The sister book to Midsummer’s Mayhem. This series of books are Shakespeare-inspired retellings with food, fun, and mystery.
Much Ado About Baseball
Twelve-year-old Trish can solve tough math problems and throw a mean fastball. But because of her mom’s new job, she’s now facing a summer trying to make friends all over again in a new town. That isn’t an easy thing to do, and her mom is too busy to notice how miserable she is.
But at her first baseball practice, Trish realizes one of her teammates is Ben, the sixth-grade math prodigy she beat in the spring Math Puzzler Championships. Everyone around them seems to think that with their math talent and love of baseball, it’s only logical that Trish and Ben become friends, but Ben makes it clear he still hasn’t gotten over that loss and can’t stand her. To make matters worse, their team can’t win a single game. But then they meet Rob, an older kid who smacks home runs without breaking a sweat. Rob tells them about his family’s store, which sells unusual snacks that will make them better ballplayers. Trish is dubious, but she’s willing to try almost anything to help the team.
When a mysterious booklet of math puzzles claiming to reveal the “ultimate answer” arrives in her mailbox, Trish and Ben start to get closer and solve the puzzles together. Ben starts getting hits, and their team becomes unstoppable. Trish is happy to keep riding the wave of good luck . . . until they get to a puzzle they can’t solve, with tragic consequences. Can they find the answer to this ultimate puzzle, or will they strike out when it counts the most?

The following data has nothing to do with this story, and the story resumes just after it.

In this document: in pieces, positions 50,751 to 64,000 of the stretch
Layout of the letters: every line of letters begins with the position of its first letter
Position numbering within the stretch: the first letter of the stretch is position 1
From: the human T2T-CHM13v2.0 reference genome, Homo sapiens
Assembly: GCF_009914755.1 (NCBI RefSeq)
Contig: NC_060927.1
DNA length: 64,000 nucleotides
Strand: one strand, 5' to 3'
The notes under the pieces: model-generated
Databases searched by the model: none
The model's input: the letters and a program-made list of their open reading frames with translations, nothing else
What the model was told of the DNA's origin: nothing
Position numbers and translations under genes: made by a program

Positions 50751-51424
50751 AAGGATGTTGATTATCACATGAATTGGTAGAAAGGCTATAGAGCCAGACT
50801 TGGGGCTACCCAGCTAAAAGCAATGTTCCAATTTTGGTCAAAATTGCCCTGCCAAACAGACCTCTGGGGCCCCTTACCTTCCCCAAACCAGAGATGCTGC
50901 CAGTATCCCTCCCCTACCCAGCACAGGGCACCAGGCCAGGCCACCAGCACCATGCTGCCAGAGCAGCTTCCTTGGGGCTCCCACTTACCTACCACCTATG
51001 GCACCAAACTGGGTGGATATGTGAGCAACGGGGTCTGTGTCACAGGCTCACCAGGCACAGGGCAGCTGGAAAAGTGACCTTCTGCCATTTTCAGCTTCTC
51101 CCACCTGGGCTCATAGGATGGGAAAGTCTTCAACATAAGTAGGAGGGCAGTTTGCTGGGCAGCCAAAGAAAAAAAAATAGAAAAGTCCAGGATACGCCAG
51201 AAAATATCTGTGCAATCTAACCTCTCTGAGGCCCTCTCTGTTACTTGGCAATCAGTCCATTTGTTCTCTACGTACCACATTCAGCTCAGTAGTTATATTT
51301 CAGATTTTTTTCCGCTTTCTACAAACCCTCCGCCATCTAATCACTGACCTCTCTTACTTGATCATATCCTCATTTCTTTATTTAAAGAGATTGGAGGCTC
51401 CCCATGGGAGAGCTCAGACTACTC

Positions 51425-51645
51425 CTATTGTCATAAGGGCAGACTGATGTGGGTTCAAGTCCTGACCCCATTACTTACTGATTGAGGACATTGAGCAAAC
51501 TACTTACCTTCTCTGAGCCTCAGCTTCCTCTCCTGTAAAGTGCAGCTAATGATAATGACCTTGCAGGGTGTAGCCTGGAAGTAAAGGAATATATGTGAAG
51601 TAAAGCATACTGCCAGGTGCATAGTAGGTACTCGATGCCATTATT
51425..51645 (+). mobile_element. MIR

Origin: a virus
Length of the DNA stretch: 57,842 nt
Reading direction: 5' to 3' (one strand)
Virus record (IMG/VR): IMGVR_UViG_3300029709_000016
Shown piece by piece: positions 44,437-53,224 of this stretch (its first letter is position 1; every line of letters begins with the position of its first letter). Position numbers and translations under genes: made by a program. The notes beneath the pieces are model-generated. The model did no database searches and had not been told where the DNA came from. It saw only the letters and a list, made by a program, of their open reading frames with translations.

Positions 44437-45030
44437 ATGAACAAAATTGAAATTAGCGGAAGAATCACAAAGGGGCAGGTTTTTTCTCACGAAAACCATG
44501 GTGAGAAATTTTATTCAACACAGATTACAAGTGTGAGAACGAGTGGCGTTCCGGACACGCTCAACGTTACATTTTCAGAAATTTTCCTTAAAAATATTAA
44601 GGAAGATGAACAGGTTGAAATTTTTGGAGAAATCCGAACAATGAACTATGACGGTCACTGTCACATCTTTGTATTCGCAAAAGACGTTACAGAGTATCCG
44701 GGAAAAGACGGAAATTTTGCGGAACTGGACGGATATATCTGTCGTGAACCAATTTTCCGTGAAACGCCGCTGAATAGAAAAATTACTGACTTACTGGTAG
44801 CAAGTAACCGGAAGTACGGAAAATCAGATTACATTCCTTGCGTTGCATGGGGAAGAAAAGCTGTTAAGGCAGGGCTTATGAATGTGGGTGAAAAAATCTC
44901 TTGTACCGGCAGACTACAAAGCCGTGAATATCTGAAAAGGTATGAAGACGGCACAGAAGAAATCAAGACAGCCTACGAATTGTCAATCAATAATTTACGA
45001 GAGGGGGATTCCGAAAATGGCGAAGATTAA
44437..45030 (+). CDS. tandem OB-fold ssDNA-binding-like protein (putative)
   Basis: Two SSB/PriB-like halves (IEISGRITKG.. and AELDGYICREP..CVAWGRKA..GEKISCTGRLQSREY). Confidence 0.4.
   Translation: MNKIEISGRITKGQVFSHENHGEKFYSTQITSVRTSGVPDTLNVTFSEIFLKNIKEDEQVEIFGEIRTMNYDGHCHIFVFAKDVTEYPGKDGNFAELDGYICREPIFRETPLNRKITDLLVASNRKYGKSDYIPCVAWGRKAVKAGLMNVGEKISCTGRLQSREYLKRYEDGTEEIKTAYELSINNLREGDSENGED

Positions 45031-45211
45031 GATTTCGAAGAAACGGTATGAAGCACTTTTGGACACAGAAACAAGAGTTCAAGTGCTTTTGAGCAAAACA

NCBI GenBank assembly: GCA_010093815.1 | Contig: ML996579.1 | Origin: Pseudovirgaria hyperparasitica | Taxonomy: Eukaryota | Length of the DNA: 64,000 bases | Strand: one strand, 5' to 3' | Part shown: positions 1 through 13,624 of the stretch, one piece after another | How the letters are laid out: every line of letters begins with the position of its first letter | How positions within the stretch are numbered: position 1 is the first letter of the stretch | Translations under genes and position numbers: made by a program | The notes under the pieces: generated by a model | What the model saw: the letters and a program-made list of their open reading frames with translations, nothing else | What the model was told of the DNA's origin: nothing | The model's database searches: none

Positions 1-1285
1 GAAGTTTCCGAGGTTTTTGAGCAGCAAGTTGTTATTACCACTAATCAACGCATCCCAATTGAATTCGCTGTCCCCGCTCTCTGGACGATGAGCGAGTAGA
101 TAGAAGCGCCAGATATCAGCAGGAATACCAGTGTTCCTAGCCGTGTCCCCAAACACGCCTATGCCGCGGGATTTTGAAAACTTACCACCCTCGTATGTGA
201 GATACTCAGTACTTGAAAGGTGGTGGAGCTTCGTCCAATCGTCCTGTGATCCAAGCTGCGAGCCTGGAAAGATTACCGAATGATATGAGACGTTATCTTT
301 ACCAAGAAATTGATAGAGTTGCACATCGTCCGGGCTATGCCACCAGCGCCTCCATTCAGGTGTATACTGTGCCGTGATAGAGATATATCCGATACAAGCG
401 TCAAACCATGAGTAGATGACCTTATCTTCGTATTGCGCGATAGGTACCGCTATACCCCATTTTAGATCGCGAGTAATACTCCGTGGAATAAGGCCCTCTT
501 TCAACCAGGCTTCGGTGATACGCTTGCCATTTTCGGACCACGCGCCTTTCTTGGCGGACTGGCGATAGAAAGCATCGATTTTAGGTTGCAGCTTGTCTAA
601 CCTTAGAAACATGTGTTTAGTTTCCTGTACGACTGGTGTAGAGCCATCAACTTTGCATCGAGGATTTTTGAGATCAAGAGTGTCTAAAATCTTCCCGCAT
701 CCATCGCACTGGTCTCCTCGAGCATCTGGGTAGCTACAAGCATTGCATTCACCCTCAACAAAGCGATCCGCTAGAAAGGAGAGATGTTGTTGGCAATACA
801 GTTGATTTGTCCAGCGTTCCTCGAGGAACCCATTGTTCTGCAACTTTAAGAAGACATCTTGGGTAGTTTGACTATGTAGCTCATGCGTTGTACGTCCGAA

I love any of the books Molly Knox Ostertag puts out so it was no surprise this one was on my list. It looks beautiful so I’m ready for beauty as well as great content.
The Girl From the Sea
Fifteen-year-old Morgan has a secret: She can’t wait to escape the perfect little island where she lives. She’s desperate to finish high school and escape her sad divorced mom, her volatile little brother, and worst of all, her great group of friends…who don’t understand Morgan at all. Because really, Morgan’s biggest secret is that she has a lot of secrets, including the one about wanting to kiss another girl. Then one night, Morgan is saved from drowning by a mysterious girl named Keltie. The two become friends and suddenly life on the island doesn’t seem so stifling anymore. But Keltie has some secrets of her own. And as the girls start to fall in love, everything they’re each trying to hide will find its way to the surface…whether Morgan is ready or not.
Some of these I’ve already started but I’m looking forward to reading more of them in March. This is of course not a definative list because I’m also a mood reader, but I’d like to finish these three next month. Now looking at these covers together I think I want some snow or some more winter? Maybe because I missed part of winter breaking my foot, maybe because I hate spring. Who knows?